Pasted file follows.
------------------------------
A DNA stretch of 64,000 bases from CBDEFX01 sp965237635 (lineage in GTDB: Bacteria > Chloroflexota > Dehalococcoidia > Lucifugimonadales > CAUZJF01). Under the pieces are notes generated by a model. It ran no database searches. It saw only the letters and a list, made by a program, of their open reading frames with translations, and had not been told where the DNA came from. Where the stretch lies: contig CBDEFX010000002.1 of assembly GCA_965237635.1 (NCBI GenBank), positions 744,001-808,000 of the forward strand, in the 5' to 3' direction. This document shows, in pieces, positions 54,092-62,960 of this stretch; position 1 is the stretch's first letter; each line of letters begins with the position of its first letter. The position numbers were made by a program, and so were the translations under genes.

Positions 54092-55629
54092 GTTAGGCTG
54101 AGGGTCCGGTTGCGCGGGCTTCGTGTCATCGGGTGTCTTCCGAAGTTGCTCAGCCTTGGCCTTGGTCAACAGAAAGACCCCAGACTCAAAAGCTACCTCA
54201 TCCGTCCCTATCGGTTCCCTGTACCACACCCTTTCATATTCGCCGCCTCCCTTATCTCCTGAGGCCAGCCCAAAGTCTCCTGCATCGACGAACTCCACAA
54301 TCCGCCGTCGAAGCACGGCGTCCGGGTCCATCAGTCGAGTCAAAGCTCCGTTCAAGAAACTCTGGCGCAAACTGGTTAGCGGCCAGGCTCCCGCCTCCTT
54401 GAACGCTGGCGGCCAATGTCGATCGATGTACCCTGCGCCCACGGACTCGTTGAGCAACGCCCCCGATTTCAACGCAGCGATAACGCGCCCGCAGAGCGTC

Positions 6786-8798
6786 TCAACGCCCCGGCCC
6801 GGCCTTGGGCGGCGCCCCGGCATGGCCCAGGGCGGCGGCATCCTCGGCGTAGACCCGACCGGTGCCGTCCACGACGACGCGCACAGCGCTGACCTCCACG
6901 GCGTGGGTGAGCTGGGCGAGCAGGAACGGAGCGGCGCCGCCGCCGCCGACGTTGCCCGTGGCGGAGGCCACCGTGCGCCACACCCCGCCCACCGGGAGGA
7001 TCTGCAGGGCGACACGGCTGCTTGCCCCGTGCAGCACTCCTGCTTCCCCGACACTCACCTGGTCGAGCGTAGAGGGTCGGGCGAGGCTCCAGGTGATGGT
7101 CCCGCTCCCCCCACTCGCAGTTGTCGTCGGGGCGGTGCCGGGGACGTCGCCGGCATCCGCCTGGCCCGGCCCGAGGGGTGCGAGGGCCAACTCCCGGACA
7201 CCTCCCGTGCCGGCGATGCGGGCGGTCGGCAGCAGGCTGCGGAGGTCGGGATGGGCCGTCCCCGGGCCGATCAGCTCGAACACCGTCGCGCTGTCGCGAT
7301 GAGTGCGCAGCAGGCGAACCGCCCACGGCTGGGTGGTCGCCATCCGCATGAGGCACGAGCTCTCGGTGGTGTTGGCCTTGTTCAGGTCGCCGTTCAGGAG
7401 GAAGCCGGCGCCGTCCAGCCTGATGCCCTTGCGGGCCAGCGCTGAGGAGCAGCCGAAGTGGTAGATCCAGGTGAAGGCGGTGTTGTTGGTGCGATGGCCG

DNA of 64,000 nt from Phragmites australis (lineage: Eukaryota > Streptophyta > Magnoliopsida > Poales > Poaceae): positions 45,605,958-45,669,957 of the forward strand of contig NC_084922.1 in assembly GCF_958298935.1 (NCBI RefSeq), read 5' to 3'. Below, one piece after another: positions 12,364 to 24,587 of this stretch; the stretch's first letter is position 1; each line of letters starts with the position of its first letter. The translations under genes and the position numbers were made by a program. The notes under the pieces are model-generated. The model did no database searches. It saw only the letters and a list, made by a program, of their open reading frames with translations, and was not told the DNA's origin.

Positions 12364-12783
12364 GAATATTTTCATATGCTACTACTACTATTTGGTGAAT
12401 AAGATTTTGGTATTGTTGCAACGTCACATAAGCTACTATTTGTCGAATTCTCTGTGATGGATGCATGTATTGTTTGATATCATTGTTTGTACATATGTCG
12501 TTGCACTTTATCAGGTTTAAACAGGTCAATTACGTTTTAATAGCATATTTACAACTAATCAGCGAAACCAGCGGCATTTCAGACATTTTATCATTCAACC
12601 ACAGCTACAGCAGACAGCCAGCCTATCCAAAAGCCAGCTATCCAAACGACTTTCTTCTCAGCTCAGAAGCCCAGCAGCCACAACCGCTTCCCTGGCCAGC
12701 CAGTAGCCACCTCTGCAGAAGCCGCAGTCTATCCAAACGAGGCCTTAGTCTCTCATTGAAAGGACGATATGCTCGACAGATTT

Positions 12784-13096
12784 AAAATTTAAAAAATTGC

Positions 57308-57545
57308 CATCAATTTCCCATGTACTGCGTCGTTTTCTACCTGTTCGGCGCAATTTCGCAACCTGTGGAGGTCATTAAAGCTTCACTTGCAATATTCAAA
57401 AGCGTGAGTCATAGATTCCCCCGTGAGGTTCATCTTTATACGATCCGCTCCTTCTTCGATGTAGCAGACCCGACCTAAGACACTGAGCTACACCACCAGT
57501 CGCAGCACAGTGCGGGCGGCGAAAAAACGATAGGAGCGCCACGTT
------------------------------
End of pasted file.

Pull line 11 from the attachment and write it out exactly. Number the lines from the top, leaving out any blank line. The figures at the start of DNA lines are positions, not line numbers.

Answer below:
6901 GCGTGGGTGAGCTGGGCGAGCAGGAACGGAGCGGCGCCGCCGCCGCCGACGTTGCCCGTGGCGGAGGCCACCGTGCGCCACACCCCGCCCACCGGGAGGA